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September 13, 2010

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Residents faced with gas theft allegations

MORE residents have complained to Shanghai Daily that they have been falsely accused of stealing gas.

In such cases, maintenance workers doing compulsory checks of gas meters may find a small problem, such as a missing lead seal, to accuse people of stealing gas.

The workers threaten to cut off the gas supply, which is impossible, if the residents refuse to settle the problem privately.

Shanghai Daily reported on Saturday that an old man successfully defended himself against such accusations by telling the workers he planned to see them in court.

In new cases uncovered by Shanghai Daily, a media worker surnamed Liu said a man claiming to be a Shanghai Dazhong Gas maintenance worker visited his 70-year-old mother's home in Minhang District in March 2009 for a routine gas meter check.

"She never knew by opening the door we were hitching a ride with misery," Liu said.

He said the worker accused his mother of stealing gas because a lead seal was missing. But to many residents, the seal is insignificant and the gas company never warned them not to touch it.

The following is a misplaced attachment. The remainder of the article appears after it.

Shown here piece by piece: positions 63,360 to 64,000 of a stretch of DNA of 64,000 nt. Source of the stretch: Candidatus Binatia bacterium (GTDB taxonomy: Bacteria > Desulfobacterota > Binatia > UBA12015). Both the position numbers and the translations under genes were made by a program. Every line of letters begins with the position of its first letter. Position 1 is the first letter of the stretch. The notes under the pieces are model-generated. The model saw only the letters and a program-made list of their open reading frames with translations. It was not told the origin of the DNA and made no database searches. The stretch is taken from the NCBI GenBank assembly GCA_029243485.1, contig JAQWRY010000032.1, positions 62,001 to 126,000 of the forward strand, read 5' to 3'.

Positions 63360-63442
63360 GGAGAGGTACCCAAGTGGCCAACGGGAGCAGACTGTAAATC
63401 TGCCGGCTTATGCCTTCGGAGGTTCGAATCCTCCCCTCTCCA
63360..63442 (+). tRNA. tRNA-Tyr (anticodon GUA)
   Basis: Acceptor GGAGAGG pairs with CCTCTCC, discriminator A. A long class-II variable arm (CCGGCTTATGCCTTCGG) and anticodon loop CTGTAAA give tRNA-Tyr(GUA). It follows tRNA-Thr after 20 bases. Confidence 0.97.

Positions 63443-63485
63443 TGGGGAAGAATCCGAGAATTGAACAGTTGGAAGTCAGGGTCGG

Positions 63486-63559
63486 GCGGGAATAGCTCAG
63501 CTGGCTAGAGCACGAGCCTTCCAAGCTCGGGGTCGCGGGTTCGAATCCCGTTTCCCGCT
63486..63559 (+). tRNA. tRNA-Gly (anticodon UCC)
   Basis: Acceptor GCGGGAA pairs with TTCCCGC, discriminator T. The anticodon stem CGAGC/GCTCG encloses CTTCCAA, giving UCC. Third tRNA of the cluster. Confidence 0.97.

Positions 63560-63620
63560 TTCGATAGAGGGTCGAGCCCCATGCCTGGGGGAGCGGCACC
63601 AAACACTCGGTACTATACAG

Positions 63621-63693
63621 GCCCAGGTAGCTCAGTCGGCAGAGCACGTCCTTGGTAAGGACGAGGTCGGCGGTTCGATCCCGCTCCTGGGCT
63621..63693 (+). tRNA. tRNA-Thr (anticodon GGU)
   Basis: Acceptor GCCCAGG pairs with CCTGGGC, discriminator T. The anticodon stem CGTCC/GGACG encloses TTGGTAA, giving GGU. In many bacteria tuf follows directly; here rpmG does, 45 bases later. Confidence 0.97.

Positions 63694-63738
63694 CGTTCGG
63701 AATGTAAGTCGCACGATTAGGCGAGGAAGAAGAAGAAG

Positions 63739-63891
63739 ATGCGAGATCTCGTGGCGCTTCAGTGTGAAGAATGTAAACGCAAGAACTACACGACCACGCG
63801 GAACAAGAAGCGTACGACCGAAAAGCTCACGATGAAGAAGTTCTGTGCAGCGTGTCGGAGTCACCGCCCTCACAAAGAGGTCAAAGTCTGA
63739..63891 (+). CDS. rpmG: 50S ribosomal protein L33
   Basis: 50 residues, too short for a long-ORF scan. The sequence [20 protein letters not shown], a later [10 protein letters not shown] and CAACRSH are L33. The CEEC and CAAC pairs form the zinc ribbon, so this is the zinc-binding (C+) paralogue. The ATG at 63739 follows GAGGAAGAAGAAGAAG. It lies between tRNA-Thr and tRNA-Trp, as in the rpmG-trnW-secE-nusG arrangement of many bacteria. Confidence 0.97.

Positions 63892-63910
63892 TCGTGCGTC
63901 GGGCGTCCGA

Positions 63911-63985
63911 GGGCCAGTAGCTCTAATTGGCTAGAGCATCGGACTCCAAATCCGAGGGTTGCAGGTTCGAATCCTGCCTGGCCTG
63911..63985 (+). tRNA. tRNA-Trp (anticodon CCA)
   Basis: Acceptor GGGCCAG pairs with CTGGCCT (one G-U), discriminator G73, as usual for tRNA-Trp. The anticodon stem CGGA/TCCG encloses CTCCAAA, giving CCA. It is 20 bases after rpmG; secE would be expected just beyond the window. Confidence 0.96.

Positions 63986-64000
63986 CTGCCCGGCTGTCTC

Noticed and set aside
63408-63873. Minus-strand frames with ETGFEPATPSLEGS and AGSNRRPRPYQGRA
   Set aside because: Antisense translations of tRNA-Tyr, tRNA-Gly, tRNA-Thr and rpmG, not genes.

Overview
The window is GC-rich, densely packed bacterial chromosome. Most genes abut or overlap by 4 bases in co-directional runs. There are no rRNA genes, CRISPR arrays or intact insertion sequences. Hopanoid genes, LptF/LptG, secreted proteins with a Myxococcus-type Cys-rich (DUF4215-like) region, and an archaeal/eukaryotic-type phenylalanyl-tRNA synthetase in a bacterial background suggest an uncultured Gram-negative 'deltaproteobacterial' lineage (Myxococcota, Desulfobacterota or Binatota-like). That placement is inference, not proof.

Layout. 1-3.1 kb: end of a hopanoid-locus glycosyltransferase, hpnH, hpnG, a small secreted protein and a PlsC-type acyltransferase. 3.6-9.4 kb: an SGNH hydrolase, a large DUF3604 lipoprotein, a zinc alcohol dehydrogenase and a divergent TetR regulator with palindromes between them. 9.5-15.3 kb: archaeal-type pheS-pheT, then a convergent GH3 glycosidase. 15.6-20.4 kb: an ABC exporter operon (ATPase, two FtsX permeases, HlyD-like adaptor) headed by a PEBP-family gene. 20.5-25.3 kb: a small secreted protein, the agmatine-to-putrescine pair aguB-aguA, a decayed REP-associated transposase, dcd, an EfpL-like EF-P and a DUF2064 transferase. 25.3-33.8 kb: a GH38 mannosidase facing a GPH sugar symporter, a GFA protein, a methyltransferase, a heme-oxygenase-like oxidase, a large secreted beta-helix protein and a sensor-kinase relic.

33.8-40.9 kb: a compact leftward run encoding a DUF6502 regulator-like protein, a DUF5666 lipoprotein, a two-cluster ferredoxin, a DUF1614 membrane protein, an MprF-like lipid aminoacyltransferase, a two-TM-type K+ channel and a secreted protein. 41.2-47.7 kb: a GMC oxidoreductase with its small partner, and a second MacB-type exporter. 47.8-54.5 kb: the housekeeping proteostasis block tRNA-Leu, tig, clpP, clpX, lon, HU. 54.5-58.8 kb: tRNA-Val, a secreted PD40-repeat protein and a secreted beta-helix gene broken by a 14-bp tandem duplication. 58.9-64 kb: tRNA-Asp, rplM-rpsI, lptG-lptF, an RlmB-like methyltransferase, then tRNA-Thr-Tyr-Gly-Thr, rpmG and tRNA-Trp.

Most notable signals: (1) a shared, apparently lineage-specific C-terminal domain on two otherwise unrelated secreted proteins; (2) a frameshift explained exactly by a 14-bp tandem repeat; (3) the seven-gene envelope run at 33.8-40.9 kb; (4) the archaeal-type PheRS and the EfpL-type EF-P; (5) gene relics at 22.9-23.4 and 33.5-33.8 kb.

Another victim, Cathy Deng, told Shanghai Daily her parents were accused of stealing gas in May because gas company workers found their meter had been modified.

"We bought the apartment one month ago," said Deng. "The meter was probably modified by the old owner, so why should we pay?"

Liu and Deng spent several months negotiating with gas company officials. They each agreed to pay 300 yuan (US$44.30) for a new gas meter although the absence of a lead seal didn't affect the operation of the old meters.

Questions asked

Other victims, ranging from a teacher to a Shanghai People's Congress deputy, raised questions about whether the gas company would cut the gas supply without direct evidence.

They also expressed confusion since fines seemed to be random. They said maintenance workers would often drop the fine from 3,000 yuan to 1,500 yuan, thus making it like an "illegal business."

An official surnamed Wu with Dazhong Gas' office in Minhang District told Shanghai Daily that the company doesn't have the technology to cut the supply to one household as it would affect other homes as well.

"The gas is sent via a long pipe and we can't cut in the middle of it," Wu said.

He said the company sometimes lowers fines "to show sympathy for poor people."

The number of victims had soared to 506 as of yesterday, according to a non-government consumers' rights protection website,


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